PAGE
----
In the same National Human Rights Commission of Korea survey late October that asked 1,000 adults about their opinions on death sentence, 23.5 percent said rescinding capital punishment would lead to an increase in brutal crimes; 23.3 percent said it had a preventive effect; 22.7 percent said it was a punishment for the pain caused to the victim and families; and 15.6 percent said there was a lack of suitable alternative punishments.
Given the option of an alternative punishment, however, those agreeing with the repeal of the death penalty soared to roughly 70 percent, the survey showed.
“Public opinion is a reflection of the society, and the country’s legal consciousness has improved in recent years. The highlight of the survey is that the majority of the public does not want offenders to be killed if there is an alternative punishment,” said professor Kim Do-woo of Kyungnam University’s Department of Police Science, who led the survey.
Kim attributed the increased frequency of serious crimes reported in the media as having an impact on public opinion in support of the death penalty.
|The Catholic Bishops’ Conference of Korea’s committee on abolishing capital punishment holds a press conference on the constitutional complaint it filed against capital punishment in front of the Constitutional Court in northern Seoul on Feb. 12. (Yonhap)|
Movements at the National Assembly
“The difference between a life sentence without parole and capital punishment is whether the convict leaves the prison dead or killed,” said National Assembly Secretary-General Yoo Ihn-tae.
Yoo, whose death sentence in 1974 for involvement with the Federation of Democratic Young Students was commuted to a life sentence, worked on repealing capital punishment and implementing life in prison without parole in the 17th and 19th National Assembly.
“There are legal restraints to sentencing the death penalty in Korea due to the agreement with the EU for judicial cooperation in criminal matters. It is the global trend to discontinue the death penalty. And there’s also the possibility of misjudgment,” Yoo said.
As of 2017, 106 countries have abolished the capital sentence, a sharp rise compared to 70 countries in 1997, according to Amnesty International.
“Besides public opinion, there is power struggle within the National Assembly’s Legislation and Judiciary Committee where a significant number of lawmakers are former prosecutors. So revisions containing discontinuation of the death sentence have not been reviewed by the committee,” said an official who spoke on the condition of anonymity due to involvement in the matter.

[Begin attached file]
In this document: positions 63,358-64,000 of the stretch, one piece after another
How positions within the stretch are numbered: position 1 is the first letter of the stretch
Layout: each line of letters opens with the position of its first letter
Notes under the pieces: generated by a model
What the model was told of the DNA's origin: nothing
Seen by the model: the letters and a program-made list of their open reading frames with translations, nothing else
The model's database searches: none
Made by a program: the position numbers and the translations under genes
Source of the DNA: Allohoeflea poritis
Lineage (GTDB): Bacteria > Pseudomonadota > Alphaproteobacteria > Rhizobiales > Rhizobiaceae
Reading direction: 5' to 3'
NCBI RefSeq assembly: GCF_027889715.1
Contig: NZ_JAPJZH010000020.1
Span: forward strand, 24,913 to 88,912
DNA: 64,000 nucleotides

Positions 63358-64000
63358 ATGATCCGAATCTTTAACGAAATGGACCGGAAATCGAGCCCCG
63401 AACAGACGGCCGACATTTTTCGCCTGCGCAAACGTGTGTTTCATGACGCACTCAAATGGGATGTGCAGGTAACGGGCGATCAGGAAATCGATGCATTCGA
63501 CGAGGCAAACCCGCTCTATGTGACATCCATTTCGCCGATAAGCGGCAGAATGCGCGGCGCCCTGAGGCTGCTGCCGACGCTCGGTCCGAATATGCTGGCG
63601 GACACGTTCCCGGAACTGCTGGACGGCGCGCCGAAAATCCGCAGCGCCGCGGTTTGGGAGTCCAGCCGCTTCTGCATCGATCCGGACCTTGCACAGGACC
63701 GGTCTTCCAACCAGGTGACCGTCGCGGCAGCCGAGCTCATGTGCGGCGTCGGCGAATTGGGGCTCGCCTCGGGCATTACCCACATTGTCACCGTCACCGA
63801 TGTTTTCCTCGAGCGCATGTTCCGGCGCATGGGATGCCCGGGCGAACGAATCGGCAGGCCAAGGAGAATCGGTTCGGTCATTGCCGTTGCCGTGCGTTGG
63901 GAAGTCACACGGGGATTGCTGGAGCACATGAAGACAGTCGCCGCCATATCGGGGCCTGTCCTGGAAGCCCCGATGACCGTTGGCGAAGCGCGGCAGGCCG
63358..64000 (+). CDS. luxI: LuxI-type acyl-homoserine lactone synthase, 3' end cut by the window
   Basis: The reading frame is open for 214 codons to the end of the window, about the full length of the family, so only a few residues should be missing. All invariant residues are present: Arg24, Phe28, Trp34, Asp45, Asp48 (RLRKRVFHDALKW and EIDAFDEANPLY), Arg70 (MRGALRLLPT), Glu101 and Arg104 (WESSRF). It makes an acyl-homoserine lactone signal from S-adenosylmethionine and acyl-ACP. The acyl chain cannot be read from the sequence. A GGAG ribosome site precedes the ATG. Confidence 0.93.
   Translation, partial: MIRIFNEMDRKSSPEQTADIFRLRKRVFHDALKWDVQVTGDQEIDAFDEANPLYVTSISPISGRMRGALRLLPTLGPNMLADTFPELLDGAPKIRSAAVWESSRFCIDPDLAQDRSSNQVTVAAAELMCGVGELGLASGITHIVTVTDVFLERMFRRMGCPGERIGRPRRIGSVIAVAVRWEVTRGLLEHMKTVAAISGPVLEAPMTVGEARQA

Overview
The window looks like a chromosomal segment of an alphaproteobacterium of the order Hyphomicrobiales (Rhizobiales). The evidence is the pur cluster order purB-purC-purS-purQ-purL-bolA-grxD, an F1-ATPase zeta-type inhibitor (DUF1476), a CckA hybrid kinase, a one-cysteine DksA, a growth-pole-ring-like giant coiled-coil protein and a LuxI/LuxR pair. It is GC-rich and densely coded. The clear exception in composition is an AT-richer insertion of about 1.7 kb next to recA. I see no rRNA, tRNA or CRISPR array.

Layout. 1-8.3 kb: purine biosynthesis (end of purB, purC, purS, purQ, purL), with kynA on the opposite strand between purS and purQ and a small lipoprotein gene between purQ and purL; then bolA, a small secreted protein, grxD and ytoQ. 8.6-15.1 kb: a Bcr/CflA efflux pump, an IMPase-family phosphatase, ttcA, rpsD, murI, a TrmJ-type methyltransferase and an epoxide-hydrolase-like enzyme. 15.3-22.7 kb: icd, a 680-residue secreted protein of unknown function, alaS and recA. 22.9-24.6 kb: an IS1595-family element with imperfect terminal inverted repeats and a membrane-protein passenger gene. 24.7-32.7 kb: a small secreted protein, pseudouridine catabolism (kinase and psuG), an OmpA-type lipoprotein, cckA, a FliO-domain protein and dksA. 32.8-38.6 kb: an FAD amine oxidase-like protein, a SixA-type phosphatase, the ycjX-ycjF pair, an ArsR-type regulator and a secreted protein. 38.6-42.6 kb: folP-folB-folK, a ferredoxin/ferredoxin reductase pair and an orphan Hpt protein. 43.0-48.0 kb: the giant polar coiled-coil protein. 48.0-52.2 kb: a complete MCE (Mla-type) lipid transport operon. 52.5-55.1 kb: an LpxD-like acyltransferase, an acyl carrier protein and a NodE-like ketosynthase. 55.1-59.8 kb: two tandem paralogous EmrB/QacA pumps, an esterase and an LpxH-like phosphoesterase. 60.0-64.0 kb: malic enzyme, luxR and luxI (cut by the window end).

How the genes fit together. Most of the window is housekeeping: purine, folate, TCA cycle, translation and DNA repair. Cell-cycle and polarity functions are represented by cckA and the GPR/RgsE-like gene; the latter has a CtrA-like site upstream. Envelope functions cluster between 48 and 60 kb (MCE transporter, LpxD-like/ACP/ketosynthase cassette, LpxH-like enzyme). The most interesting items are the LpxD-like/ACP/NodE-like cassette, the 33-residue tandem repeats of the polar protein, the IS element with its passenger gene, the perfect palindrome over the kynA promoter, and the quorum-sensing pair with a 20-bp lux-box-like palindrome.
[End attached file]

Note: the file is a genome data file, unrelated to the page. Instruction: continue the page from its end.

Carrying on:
Convict’s daughter pleads for death penalty
The eldest daughter of a murder victim brutally stabbed to death by her ex-husband surnamed Kim, 49, at an apartment complex parking lot in western Seoul last October urged authorities to sentence the murderer -- her father -- to death, fearing revenge and recidivism.
“We sought the death sentence (for the murderer), but the prosecution gave a life sentence. We are terrified. Our family is deeply worried that he may seek revenge after he gets out,” the eldest daughter said after the first trial in late January.
Kim claimed a voice had told him to kill his ex-wife.
The Seoul Southern District Prosecutors’ Office sentenced Kim to 30 years in prison and ordered him to wear an electronic tracking device for 20 years.
Claiming the punishment was too lenient, the victim’s family took to the online community and Cheong Wa Dae’s online petition board.
On multiple posts, the family revealed the criminal’s personal information, photos and a detailed description of vicious attacks committed on the three siblings and deceased victim.
“Based on what he has done to us I don’t believe his sentence should be reduced because of mental and physical weakness. He is a meticulous and scary person. He publicly said he could get out (of prison) in six months after killing mom. We plead for a strict punishment,” the post said.
By Kim Bo-gyung (email@example.com)